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The music of Kenji Kawai

The Japanese score composer Kenji Kawai has a both long and wide career behind his back. Having been active in the film score industry for nearly three decades, he has worked on a lot of different stuff over the years both inside and outside of Japan, including his longtime collaborations with cult directors Mamoru Oshii and Hideo Nakata, as well as Wilson Yip’s Ip Man film series, anime series such as Higurashi no Naku Koro ni and the first Fate/Stay Night adaptation, and many more.

Despite his wide variety of projects stretching between both mediums and genres, there exists a highly recognizable style, a flavor, within almost all of his works from the 90s and onwards. It’s a style characterized by its calming yet captivating atmosphere, and which is highly prominent in but at the same time strangely applicable to his different musical approaches.

But what is it that makes this "style" what it is? What elements does Kawai apply to his music in order to achieve this unique atmosphere? Well there are essentially three factors involved in the equation; the first one being the instrumentations. Kawai uses a very unique form of arrangements consisting of a blend between classical orchestra and 80s pop music, something that arguably has its roots in his early days. His score for the landmark film Ghost in the Shell from 1995 also served as a notable instrumental influence, as he for this project incorporated a lot of elements from eastern folk music which he then came to reuse for his later works.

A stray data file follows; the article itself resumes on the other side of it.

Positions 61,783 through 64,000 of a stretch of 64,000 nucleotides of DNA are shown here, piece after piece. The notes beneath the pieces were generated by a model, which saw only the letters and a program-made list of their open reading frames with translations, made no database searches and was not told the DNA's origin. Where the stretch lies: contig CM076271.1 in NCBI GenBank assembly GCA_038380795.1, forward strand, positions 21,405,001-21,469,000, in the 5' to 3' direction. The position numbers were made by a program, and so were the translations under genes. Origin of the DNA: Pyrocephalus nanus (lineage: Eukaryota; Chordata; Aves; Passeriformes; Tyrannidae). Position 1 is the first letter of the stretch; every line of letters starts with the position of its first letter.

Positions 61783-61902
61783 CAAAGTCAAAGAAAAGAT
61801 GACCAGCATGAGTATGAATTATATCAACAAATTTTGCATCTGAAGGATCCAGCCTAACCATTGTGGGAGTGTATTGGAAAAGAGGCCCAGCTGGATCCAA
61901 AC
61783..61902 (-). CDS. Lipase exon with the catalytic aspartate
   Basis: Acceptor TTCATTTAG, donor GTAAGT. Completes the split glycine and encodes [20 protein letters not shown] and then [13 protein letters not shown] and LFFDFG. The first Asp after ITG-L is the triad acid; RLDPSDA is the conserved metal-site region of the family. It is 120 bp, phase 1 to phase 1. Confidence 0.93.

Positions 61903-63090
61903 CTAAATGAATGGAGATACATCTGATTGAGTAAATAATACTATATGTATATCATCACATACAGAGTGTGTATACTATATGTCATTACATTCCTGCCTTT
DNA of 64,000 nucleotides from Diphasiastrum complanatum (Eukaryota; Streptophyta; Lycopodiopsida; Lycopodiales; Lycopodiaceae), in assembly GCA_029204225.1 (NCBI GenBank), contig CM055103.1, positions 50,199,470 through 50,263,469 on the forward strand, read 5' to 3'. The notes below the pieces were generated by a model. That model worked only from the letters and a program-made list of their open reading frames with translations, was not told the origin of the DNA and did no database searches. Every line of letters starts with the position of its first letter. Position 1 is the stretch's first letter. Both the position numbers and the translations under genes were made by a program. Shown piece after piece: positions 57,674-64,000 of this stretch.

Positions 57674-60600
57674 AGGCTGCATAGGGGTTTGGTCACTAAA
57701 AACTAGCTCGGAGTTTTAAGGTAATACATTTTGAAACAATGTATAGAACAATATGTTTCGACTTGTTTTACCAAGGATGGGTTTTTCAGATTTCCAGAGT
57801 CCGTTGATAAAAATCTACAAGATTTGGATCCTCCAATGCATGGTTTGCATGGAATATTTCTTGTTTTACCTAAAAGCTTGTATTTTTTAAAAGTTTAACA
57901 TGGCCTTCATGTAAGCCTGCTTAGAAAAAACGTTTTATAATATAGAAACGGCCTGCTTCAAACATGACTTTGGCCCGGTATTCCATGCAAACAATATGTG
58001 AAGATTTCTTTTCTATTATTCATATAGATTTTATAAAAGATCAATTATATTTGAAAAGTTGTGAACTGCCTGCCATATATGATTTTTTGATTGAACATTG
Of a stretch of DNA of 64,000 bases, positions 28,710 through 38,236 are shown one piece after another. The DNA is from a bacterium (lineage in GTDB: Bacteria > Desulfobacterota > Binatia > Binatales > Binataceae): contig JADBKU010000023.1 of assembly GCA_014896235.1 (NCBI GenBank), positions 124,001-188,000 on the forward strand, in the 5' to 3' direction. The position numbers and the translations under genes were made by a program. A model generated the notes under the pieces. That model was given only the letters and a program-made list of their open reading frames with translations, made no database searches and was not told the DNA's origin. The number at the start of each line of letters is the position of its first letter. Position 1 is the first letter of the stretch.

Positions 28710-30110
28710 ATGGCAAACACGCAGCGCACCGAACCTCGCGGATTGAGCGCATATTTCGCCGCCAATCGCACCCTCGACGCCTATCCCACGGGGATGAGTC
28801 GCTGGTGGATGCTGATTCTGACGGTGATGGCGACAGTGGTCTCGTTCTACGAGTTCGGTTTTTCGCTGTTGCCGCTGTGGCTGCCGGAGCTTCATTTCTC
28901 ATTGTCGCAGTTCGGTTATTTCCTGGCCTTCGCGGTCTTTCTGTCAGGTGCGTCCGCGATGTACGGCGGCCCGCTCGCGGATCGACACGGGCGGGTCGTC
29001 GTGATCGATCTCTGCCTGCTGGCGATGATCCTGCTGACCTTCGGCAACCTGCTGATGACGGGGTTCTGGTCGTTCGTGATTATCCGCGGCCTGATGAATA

The second ingredient has to do with the mixing. Specifically reverb is something that Kawai uses quite heavily in order to achieve the atmospheric ambience of his music. This is most notable in his more laid back, minimalistic scores, although most distinguishable when comparing his straight-up classically orchestrated pieces to a more traditional classical performance, as you then hear where exactly the mixing differences lie.

The third and arguably most essential ingredient is that of the writing, in which there are two major factors involved. The first one is Kawai’s frequent use of add9 chords. The second has to do with the chord progressions, and how he incorporates chords in which one single note doesn’t belong to the song’s scale, thus making these chords fall into a suspenseful middle-ground between in and out of key.

So as we can see, the music of Kenji Kawai is certainly a wide and interesting subject to dive into.

  • Really enjoyed reading this tide and the full article. Kawai's music really defines the role of music for films, in summarizing the aesthetic of the on-screen content without taking away from it. I hope his music continues to live on in the anime community. – washo 9 years ago
  • Kenji Kawai's music is best example how traditional and modern music in synergy create a greater impact for anyone who listen to it. – manifest 9 years ago

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